Some history: Blind from birth, our Shar Pei cross has hip dysplasia and at 83 pounds fighting weight, has always been a lumbering boy rather than an athlete. When he was about eighteen months old, he tore his cranial cruciate ligament (similar to a human athlete’s ACL tear). Because of his blindness, he learns lessons only once and what he learned from the sudden pivot that tore his ligament was that he would not do that again (outside, but inside was okay). From the pain of walking on the injured knee, he learned that he would simply not put full weight on it. So, despite high quality surgery, the result was a flimsy right hip muscle and an overused left hip joint and increasingly dysplastic hips over what he might have had due to genetics alone.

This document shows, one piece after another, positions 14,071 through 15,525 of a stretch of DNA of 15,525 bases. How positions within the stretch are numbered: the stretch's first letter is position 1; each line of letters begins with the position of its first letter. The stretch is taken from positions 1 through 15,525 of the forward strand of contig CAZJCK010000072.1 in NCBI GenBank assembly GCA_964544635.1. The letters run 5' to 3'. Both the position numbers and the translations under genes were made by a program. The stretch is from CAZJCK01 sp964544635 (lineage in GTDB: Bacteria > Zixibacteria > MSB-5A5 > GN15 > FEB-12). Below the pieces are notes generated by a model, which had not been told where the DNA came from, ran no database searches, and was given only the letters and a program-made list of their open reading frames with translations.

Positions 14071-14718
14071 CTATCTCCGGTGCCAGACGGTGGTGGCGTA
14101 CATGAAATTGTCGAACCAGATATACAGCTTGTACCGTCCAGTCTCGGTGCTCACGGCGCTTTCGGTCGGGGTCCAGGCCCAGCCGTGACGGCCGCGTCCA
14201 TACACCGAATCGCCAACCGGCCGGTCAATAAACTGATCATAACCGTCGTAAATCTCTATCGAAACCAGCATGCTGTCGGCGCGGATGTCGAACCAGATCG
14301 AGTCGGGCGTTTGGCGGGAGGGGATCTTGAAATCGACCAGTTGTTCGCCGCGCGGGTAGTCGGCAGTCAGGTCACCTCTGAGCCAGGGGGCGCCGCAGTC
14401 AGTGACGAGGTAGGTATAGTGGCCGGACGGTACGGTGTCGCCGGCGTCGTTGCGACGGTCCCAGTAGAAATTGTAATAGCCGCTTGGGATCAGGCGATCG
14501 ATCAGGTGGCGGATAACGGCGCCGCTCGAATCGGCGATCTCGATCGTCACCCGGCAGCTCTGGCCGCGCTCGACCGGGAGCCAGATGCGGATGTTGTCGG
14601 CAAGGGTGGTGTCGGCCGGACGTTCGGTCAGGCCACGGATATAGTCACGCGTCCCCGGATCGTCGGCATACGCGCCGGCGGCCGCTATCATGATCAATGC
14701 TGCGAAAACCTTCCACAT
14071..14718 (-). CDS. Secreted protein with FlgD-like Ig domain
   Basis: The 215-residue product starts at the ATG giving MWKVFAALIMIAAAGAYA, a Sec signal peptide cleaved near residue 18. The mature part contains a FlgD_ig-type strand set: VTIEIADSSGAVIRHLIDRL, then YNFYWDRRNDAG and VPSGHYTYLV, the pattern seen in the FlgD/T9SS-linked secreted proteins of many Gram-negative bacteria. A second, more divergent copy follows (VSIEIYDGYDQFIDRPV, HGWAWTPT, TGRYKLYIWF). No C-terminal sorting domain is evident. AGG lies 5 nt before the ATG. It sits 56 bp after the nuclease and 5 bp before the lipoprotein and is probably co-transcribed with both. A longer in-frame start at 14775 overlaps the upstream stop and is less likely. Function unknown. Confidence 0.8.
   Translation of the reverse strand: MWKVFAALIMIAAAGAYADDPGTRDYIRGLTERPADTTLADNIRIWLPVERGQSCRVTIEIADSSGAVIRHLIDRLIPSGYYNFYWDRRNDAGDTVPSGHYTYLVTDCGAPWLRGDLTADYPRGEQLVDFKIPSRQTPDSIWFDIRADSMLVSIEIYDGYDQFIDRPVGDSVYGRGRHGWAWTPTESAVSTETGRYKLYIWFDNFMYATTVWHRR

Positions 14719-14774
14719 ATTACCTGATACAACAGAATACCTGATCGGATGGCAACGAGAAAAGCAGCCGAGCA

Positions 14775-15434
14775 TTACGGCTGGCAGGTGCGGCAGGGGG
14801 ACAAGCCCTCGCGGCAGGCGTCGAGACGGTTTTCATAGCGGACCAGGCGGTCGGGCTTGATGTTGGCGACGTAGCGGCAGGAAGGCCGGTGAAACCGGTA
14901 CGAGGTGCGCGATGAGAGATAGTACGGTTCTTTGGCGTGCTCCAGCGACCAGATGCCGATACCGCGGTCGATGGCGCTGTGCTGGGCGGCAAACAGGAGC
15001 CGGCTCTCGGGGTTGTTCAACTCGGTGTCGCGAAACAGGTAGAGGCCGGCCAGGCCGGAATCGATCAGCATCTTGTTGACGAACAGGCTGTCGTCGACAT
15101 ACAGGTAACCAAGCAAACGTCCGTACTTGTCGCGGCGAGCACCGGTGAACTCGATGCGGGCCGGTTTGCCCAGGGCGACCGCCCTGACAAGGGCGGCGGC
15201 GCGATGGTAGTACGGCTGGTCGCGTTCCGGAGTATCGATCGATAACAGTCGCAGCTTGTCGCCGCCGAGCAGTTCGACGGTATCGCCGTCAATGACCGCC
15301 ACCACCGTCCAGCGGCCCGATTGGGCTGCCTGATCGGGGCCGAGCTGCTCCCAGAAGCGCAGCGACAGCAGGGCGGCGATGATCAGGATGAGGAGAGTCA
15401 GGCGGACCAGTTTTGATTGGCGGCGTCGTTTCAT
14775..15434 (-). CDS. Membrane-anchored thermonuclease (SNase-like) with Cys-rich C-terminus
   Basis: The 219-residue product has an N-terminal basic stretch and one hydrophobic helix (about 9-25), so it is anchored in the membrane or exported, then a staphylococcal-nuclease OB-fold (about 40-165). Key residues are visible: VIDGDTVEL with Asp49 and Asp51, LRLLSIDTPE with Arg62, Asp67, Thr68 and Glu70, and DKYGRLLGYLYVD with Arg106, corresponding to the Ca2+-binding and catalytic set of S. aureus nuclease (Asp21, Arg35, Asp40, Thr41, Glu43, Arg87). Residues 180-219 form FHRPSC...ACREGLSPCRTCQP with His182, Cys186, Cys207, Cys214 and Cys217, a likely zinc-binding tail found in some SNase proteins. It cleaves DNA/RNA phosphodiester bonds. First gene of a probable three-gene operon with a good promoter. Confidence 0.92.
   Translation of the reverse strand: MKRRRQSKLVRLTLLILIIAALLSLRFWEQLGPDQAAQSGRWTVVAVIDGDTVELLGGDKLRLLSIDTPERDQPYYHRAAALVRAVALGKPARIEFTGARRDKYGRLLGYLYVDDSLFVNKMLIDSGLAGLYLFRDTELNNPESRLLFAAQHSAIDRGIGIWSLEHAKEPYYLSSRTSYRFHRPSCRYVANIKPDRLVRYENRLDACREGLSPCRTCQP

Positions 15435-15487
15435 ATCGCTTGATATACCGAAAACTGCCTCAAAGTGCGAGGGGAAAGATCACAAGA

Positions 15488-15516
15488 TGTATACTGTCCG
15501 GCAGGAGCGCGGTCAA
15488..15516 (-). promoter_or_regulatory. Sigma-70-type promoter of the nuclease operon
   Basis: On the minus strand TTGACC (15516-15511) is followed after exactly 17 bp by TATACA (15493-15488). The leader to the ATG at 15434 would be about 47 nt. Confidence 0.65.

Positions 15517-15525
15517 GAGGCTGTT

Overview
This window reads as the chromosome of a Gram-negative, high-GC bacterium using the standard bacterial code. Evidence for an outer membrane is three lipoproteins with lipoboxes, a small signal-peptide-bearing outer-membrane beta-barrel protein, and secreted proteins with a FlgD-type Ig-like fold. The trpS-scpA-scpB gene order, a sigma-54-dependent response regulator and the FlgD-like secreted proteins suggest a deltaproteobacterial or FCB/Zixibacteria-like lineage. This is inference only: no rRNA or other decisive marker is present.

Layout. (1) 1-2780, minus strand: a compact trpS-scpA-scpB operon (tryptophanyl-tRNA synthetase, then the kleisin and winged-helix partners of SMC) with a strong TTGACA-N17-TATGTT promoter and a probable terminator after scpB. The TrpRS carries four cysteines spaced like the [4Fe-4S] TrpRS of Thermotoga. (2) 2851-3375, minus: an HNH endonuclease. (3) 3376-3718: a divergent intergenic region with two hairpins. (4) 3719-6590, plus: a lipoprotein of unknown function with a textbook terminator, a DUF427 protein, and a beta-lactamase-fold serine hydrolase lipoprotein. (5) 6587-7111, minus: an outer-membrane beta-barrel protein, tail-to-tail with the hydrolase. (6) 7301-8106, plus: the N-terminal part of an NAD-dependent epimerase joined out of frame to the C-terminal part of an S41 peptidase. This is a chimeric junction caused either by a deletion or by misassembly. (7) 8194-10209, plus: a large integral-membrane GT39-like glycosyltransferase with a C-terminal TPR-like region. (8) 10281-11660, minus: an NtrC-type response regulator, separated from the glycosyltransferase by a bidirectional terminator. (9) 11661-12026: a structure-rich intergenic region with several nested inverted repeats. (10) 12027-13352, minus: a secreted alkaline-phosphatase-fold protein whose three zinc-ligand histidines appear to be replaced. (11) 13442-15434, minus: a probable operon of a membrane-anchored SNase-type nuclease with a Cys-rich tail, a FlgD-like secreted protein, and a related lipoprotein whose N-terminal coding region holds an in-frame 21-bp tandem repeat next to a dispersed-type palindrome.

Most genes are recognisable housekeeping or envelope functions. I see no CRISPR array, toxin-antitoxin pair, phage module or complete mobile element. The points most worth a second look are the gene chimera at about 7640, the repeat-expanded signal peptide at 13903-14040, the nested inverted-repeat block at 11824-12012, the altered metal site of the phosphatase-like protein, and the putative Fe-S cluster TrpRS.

So, when he began to slow down at just shy of twelve years old this late summer, we put the lumber-now-more-of-a-shuffle off to the hip pain.

Likewise, when he put on about four pounds, we blamed the reduced exercise. He struggled more to get on the couch and opted to lie on the tile more often instead. At our beach house, some days he cruised up the steps, others he took them carefully and allowed us to help him.

Then, about two weeks prior to turning twelve, he started dragging his hind feet. He also began to cough occasionally and pant heavily after minor effort such as getting excited when one of us came home after having been out for some time. He snored louder. He grumbled louder as he curled up at bedtime. He fell off his hind legs a couple of times. His walks were now glacially slow. All these things we put off to aging and the dysplasia/arthritis.